Labor is now in the difficult position of having to impress voters with how much pain it is prepared to inflict on them in order to remain competitive in the election campaign.
Wednesday’s admission that Labor was planning to be even less fiscally disciplined than the Coalition over forward estimates — albeit with the caveat that the ALP’s 10-year budget plan is better — played right into the government’s long-running efforts to portray Labor as fiscally irresponsible, despite the massive spending and debt blowout that has occurred on the Coalition’s watch. The voters are happy to give the Coalition a pass on economic and fiscal management even when the Coalition serially blows out deficits, as the government has done. They simply assume that conservatives are better economic managers — something reinforced when the Coalition says demonstrably preposterous things like “surpluses are in our DNA”.
Labor, however, gets no such charity from voters (just as the Coalition gets no charity from them on education and health). That’s why Wednesday was so damaging to Labor. It avails them little that they’re the ones who led the way on tax increases on tobacco and on superannuation tax concessions. Their opponents simply took those policies and said “thanks for that”. Admitting that deficits would be higher under Labor, even if the budget was returning to surplus at the same time as under the Coalition, confirmed voters’ stereotype of Labor.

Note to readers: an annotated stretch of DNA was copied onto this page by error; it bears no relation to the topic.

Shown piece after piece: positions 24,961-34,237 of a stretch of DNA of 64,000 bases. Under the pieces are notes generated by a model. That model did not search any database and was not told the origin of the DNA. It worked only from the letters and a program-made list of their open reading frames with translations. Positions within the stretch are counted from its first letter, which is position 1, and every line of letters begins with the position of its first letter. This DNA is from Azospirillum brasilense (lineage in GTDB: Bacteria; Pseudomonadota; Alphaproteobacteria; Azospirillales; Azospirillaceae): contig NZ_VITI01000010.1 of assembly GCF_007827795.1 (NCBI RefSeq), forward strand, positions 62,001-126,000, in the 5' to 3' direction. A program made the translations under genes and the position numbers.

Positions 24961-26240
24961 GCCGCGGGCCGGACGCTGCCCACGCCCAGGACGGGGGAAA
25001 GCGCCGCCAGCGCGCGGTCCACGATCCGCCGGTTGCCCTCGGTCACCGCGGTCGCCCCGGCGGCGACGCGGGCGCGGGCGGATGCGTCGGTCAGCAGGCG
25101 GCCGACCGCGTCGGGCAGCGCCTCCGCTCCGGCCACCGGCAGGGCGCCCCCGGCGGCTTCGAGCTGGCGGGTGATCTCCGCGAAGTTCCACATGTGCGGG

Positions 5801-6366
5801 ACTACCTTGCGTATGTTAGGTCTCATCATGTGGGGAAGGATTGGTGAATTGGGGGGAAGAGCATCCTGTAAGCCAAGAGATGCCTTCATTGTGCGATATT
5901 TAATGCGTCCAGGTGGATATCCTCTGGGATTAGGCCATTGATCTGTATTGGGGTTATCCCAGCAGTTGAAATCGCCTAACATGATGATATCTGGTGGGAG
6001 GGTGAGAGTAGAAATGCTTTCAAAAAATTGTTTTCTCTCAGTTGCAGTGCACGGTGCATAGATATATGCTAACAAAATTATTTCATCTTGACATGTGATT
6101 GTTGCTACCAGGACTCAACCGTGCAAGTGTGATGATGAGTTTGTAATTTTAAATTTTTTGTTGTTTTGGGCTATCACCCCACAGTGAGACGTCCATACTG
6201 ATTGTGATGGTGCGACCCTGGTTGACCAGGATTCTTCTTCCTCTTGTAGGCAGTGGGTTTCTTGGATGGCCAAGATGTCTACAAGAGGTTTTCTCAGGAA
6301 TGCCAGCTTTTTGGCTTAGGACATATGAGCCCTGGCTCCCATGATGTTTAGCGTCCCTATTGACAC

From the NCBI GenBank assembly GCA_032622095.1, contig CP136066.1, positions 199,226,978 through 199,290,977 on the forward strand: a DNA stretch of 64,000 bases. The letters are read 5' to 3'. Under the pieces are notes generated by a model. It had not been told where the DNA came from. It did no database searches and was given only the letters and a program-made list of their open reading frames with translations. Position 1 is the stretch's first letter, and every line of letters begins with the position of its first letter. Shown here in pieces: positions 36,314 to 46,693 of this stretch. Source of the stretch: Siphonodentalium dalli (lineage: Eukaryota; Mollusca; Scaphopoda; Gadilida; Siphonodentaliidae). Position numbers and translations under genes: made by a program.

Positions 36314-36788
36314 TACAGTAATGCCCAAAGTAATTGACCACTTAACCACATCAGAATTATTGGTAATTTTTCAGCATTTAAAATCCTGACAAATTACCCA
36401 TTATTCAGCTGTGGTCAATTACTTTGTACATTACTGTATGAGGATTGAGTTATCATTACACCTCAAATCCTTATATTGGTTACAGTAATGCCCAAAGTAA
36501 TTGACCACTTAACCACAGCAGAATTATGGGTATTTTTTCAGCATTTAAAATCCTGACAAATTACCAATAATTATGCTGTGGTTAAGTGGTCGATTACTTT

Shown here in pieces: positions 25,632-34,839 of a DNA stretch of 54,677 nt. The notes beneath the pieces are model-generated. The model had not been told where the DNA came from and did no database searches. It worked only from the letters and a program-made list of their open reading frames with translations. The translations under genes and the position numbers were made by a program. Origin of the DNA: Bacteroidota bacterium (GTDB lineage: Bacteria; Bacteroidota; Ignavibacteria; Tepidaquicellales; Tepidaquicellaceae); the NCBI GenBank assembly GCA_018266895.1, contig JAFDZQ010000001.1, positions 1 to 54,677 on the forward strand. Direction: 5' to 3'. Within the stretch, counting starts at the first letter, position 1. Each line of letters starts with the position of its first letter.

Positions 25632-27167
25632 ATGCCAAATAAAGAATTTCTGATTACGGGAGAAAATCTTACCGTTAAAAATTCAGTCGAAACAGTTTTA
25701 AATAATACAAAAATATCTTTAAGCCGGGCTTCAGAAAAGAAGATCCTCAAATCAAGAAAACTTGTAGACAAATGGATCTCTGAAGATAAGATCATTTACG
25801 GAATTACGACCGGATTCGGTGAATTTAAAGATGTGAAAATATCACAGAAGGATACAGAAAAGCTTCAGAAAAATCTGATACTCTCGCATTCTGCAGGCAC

Thus today’s announcement that Labor would be backing a number of savings measures it has previously strongly opposed. This morning, Labor’s IT staff were busy purging the party’s websites of references to campaigns like “Don’t Pocket Our Pensions”, which savaged the government for its proposed pension indexation, and later asset test, changes.
The Coalition is perfectly entitled to rail at Labor’s stunning hypocrisy in benefiting from two years of opposition to some of its savings before adopting them at five minutes to midnight. Labor is also entitled to point out that the Coalition did exactly the same thing in opposition — demonising Labor’s modest cuts to family tax benefits as “class warfare”, for example, before quietly accepting the cuts (indeed, in government the Coalition went further and savaged family tax benefits in the 2014 budget). Hypocrisy is always the best unity ticket in politics.
None of this helps Labor much — as long as the debate is focused on fiscal management, it will lose, because of the Coalition’s strength on the issue. Labor needs to shift the focus back to fiscal and economic management for working families, where it is stronger than its opponents. But in a campaign reliant on big education, childcare and health spending announcements, it is painfully vulnerable to the charge that the spending is unaffordable. Voters need to see some pain being inflicted — but, inconveniently, not any pain directed at them.